...As long as the fluid makes contact with the heat exchanger wall then the energy will be transfered, it would take an extreme velocity to negat this law of physics.....
    Thank you Mr. tuckerin.

  11. #11
    Join Date
    Oct 2005
    Location
    Pacific Northwest
    Posts
    2,266
    Quote Originally Posted by prolinehtg View Post
    Because you are moving the water so fast it is not able to extract the heat. In order to figure out how much heat you are extracting use this formula. Flow X 500 X temp. difference = heat of extraction/rejection

    Flow would be the gallons per minute.
    500 would be the fluid factor. Different number for closed loop.
    All good stuff but not realevent to an open loop system in the heating mode. See previous post by tuckerin.

  12. #12
    Join Date
    Dec 2007
    Posts
    6
    Quote Originally Posted by tuckerin View Post
    gallons/min X 8.5 Lbs/gallon X 1 BTU per Lb Per degree= heat extracted The first part of the formula is shortened to 500 As long as the fluid makes contact with the heat exchanger wall then the energy will be transfered, it would take an extreme velocity to negat this law of physics, On an open loop system of that age I would also suspect the exchanger, dirty or maybe even a bit leaky. Amp draw of compressor could give a hint.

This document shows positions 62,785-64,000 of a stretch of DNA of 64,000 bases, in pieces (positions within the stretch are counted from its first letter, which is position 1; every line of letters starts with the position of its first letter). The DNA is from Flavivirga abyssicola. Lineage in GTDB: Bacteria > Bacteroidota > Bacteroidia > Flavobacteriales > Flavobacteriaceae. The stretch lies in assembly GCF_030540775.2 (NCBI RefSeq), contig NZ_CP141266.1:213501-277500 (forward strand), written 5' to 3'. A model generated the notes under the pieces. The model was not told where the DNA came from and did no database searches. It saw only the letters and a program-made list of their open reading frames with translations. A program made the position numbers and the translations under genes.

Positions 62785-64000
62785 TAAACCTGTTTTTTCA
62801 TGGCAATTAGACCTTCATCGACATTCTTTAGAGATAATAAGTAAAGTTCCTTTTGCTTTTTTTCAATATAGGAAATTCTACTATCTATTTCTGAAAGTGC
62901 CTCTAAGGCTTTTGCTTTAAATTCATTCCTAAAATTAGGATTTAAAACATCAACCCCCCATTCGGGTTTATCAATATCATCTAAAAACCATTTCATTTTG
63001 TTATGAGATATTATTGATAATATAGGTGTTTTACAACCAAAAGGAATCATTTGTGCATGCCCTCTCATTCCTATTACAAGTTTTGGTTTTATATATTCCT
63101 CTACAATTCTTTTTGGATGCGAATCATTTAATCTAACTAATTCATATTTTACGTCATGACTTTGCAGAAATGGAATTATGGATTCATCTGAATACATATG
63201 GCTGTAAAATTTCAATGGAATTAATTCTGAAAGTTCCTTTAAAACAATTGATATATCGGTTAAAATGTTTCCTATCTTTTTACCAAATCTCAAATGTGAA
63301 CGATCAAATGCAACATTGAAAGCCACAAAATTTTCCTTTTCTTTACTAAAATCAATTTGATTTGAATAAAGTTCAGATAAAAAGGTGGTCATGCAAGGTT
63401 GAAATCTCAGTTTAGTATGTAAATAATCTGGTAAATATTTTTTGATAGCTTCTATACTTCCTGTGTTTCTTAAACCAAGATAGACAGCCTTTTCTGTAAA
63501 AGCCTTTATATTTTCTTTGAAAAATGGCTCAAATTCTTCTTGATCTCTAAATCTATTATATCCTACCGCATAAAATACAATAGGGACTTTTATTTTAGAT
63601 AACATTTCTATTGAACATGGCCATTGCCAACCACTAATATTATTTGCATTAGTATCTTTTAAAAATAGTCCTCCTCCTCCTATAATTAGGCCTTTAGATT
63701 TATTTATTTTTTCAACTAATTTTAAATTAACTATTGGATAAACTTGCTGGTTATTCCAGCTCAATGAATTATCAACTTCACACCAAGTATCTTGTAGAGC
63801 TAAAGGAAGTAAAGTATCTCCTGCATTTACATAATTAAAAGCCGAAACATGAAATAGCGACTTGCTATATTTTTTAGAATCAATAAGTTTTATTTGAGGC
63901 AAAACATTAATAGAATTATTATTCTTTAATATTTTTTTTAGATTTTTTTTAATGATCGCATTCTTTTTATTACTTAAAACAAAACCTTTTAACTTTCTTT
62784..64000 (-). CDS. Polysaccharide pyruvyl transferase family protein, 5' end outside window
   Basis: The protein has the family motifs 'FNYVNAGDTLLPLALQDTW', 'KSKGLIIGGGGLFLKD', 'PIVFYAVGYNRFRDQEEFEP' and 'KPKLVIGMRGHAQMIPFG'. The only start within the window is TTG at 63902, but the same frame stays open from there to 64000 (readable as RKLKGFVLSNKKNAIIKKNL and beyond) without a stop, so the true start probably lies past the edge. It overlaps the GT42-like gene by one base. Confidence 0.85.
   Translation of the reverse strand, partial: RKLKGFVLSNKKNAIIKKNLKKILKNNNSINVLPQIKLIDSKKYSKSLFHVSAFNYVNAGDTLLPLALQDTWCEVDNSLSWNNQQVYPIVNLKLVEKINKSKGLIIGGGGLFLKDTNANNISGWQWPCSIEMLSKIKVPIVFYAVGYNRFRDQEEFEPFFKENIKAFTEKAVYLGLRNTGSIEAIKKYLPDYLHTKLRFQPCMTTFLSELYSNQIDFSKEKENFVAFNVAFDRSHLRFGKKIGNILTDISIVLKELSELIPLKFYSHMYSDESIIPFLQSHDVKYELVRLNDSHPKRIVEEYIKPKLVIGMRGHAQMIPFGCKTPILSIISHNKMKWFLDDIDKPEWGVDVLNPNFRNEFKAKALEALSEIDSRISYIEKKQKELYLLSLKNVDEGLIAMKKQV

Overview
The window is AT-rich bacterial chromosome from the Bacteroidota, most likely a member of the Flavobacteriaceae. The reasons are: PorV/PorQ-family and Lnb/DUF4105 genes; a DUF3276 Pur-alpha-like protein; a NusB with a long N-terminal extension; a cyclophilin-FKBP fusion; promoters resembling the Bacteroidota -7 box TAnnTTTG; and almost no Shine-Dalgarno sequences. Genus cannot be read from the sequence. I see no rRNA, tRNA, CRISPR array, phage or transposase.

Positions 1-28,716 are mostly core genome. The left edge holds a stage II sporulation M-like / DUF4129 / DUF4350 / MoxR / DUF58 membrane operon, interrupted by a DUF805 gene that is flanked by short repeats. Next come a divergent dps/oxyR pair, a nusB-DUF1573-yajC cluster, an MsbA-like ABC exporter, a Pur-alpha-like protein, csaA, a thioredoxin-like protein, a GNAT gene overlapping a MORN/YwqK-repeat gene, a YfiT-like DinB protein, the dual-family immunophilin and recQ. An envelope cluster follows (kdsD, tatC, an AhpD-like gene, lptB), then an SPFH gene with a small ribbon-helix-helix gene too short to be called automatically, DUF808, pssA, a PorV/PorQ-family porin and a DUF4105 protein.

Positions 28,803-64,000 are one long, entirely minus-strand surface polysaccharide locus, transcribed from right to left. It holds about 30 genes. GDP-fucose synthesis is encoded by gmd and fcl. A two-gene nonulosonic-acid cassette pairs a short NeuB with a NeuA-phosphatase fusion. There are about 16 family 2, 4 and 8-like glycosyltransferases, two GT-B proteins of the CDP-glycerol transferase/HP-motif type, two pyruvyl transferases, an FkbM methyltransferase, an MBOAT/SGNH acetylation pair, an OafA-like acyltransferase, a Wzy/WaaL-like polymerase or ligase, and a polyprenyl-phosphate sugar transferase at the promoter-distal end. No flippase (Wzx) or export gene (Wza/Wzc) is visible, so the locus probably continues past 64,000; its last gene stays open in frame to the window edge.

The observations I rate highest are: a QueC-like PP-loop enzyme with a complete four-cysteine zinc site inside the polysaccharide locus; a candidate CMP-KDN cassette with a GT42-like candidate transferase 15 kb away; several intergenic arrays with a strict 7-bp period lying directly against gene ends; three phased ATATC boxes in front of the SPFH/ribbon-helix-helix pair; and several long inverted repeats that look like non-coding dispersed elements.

Tuckerin,
    Which heat exchanger are you talking about, the water to refrigerant exchanger or the refrig to air? I’m guessing you mean the water side. Last night I acid washed the water side again. So far I have sent 4 batches of an acid mixture of “super iron out” and water (1 cup per gallon) through the water side. The service guy loaned me a recirculation pump and I ran each batch for about an hour. The spent acid was brown, but there didn’t seem to be excessive solids – no major chunks. Is their any way to test to see if the water side exchanger is bad?

    P.S. thanks a ton for all the help

  13. #13
    Join Date
    Dec 2007
    Posts
    6
    Quote Originally Posted by drsmith012 View Post
    How can you determine if a charge is correct if you know the unit is not moving enough heat in the first place? I would look at the compressor and charge again. +1 on the amp draw. Is this a Bristol Twin Single compresser unit. if so what tonnage?
    DrSmith,
    Not sure on the charge, the service guy hooked up a pressure gauge when it was running and said looks ok. He also checked the amp draw. Not sure on the compressor. It is a two stage reciprocating